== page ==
Contrast the recommended dialog from Mr. Positive:

    "It bothers me to see the pictures of your ex girlfriend, and you don't seem to care about my feelings in this regard"

    To this statement:

    "It bothers me to see pictures of your ex-girlfriend. I feel like by not taking them down as we've discussed, that you may not fully understand how important this is to me."

I have often been guilty of not doing small honey-dos because I was busy, forgot etc etc. It's not that I don't love my wife or want to please her I just sometimes fail to remember to do things she's asked. Other times, I have felt uncomfortable with a request and I have agreed because I didn't know how to tell my wife how I really felt. By focusing on your feelings and then asking him his feelings about removing the pictures, you create a safe space for him to open up.

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One thing I have learned is that it is generally better to assume ignorance or stupidity over malevolence.

I think there are two things I haven't seen in the other answers yet that I would try very first:

  1. Empathize. Sit down and ask your boyfriend something along the lines of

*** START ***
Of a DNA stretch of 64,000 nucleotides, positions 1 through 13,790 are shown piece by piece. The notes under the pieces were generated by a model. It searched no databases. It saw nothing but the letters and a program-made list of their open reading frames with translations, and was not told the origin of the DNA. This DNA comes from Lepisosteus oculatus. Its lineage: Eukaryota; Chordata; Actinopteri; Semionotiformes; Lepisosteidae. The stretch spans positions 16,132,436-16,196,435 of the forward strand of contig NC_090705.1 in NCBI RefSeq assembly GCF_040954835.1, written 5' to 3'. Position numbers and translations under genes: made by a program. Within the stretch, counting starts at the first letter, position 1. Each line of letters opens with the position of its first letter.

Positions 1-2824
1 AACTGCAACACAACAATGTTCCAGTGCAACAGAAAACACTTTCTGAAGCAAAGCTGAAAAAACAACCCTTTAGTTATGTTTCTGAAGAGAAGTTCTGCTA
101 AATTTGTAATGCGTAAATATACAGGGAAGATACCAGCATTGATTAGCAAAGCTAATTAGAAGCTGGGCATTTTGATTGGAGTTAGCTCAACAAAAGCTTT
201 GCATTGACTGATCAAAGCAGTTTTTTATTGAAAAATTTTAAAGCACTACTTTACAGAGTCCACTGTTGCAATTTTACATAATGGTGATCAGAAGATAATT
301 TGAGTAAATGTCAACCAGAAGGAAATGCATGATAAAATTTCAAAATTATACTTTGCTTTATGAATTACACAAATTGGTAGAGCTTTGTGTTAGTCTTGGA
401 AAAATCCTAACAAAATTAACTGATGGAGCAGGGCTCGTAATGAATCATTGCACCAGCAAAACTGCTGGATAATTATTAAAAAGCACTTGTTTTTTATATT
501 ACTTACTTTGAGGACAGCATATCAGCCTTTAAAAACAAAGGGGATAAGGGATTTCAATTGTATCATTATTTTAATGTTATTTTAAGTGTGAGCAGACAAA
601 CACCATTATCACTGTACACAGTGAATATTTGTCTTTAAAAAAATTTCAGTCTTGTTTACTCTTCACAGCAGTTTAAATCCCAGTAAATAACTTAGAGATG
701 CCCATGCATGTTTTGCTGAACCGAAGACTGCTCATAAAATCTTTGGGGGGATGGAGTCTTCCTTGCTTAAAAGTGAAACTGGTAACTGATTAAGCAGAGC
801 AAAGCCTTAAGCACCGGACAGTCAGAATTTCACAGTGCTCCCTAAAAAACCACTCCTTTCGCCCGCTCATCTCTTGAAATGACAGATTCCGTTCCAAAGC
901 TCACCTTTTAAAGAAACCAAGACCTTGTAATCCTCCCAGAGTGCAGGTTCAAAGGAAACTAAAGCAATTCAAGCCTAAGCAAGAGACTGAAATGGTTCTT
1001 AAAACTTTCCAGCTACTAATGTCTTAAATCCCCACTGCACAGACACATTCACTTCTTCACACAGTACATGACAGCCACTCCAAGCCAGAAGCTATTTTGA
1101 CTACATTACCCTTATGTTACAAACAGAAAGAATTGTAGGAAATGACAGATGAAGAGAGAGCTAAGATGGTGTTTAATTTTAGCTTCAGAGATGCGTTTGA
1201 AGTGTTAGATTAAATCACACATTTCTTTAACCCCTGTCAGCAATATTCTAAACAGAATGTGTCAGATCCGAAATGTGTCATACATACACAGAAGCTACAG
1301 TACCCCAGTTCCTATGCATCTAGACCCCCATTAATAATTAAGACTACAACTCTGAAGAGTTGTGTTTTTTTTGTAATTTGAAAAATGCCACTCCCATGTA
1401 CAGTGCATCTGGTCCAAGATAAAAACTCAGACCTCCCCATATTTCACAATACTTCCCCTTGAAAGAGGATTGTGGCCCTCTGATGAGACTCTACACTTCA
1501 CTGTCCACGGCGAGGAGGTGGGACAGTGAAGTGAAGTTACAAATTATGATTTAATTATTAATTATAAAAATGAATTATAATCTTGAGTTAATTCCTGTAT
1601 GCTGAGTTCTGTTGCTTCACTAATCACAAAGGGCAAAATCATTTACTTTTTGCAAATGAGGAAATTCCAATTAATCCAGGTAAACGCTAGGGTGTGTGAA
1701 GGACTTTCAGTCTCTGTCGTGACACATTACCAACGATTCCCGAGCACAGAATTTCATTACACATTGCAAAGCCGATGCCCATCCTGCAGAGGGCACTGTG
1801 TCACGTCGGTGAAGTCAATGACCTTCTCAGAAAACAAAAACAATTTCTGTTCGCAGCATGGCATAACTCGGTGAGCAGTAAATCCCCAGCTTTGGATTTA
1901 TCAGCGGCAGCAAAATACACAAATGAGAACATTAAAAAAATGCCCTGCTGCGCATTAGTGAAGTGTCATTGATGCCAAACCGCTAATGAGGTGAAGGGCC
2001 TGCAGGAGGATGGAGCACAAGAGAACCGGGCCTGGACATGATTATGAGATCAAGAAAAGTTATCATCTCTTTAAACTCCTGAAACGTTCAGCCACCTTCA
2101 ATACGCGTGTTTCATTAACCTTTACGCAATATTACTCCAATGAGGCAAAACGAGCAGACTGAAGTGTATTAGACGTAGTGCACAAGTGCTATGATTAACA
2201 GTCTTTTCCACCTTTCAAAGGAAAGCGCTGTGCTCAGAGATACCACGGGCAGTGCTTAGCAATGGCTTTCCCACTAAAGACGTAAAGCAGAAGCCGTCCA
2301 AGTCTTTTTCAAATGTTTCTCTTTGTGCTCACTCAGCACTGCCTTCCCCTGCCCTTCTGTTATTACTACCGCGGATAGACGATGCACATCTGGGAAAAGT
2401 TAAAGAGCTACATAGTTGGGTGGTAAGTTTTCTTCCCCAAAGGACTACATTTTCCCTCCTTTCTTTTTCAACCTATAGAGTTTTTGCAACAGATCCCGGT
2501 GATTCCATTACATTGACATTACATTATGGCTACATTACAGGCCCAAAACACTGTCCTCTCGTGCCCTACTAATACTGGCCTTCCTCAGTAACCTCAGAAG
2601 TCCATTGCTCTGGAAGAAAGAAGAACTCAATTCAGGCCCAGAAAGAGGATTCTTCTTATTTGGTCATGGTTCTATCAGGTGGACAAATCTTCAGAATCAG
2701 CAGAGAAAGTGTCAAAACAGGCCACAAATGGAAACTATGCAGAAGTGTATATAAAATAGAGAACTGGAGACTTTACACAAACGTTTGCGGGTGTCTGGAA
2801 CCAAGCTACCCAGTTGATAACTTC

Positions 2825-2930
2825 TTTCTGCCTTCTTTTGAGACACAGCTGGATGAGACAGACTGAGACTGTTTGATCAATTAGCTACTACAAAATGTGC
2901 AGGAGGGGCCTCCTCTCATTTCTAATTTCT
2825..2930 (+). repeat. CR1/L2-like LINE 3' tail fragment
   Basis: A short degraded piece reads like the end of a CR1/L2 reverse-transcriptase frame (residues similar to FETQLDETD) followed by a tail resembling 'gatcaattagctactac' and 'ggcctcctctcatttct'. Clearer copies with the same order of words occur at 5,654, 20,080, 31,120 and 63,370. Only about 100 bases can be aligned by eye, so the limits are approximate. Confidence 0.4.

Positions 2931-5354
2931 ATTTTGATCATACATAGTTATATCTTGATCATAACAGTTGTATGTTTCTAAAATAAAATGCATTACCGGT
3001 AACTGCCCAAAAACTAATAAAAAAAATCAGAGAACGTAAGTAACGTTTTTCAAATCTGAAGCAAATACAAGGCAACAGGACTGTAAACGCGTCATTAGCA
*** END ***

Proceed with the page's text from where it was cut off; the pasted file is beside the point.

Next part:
"Seeing those pictures really bothers me, and despite having said a couple of times you would remove them, you haven't. Are there specific reasons that you haven't taken them down?"

Then give him space to open up about what he may be feeling. Once he's had a chance to share what he may be feeling or whatever else is going on for him that has kept from removing the pictures, you'll probably have a better sense of what the path forward looks like.

  1. Use "I feel" statements. We've recently been trying to help our daughter learn to communicate in a way that is clear and honest but also so others aren't automatically defensive. A common approach to accomplishing these goals is to concentrate your statements on how you feel rather than how you perceive the other persons motives or actions.

Contrast the recommended dialog from Mr. Positive:

"It bothers me to see the pictures of your ex girlfriend, and you don't seem to care about my feelings in this regard"

To this statement:

"It bothers me to see pictures of your ex-girlfriend. I feel like by not taking them down as we've discussed, that you may not fully understand how important this is to me."

I have often been guilty of not doing small honey-dos because I was busy, forgot etc etc. It's not that I don't love my wife or want to please her I just sometimes fail to remember to do things she's asked. Other times, I have felt uncomfortable with a request and I have agreed because I didn't know how to tell my wife how I really felt. By focusing on your feelings and then asking him his feelings about removing the pictures, you create a safe space for him to open up.